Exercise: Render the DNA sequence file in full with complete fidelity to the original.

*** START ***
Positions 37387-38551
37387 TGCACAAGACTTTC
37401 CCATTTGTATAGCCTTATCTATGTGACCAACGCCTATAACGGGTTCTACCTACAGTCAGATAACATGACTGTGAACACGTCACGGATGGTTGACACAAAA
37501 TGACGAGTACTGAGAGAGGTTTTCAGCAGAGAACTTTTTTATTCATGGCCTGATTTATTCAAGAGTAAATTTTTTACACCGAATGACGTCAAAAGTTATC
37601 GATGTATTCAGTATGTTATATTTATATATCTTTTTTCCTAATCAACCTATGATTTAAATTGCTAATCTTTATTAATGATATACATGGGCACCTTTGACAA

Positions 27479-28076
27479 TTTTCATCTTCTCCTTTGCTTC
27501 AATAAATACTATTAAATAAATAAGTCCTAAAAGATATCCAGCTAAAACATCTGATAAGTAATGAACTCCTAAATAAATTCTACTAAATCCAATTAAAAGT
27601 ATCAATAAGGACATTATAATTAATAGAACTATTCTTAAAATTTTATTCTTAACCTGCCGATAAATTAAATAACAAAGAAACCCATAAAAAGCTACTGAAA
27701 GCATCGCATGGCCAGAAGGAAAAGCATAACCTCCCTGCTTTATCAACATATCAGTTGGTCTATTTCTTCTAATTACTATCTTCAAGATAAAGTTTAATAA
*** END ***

Positions 37387-38551
37387 TGCACAAGACTTTC
37401 CCATTTGTATAGCCTTATCTATGTGACCAACGCCTATAACGGGTTCTACCTACAGTCAGATAACATGACTGTGAACACGTCACGGATGGTTGACACAAAA
37501 TGACGAGTACTGAGAGAGGTTTTCAGCAGAGAACTTTTTTATTCATGGCCTGATTTATTCAAGAGTAAATTTTTTACACCGAATGACGTCAAAAGTTATC
37601 GATGTATTCAGTATGTTATATTTATATATCTTTTTTCCTAATCAACCTATGATTTAAATTGCTAATCTTTATTAATGATATACATGGGCACCTTTGACAA

Positions 27479-28076
27479 TTTTCATCTTCTCCTTTGCTTC
27501 AATAAATACTATTAAATAAATAAGTCCTAAAAGATATCCAGCTAAAACATCTGATAAGTAATGAACTCCTAAATAAATTCTACTAAATCCAATTAAAAGT
27601 ATCAATAAGGACATTATAATTAATAGAACTATTCTTAAAATTTTATTCTTAACCTGCCGATAAATTAAATAACAAAGAAACCCATAAAAAGCTACTGAAA
27701 GCATCGCATGGCCAGAAGGAAAAGCATAACCTCCCTGCTTTATCAACATATCAGTTGGTCTATTTCTTCTAATTACTATCTTCAAGATAAAGTTTAATAA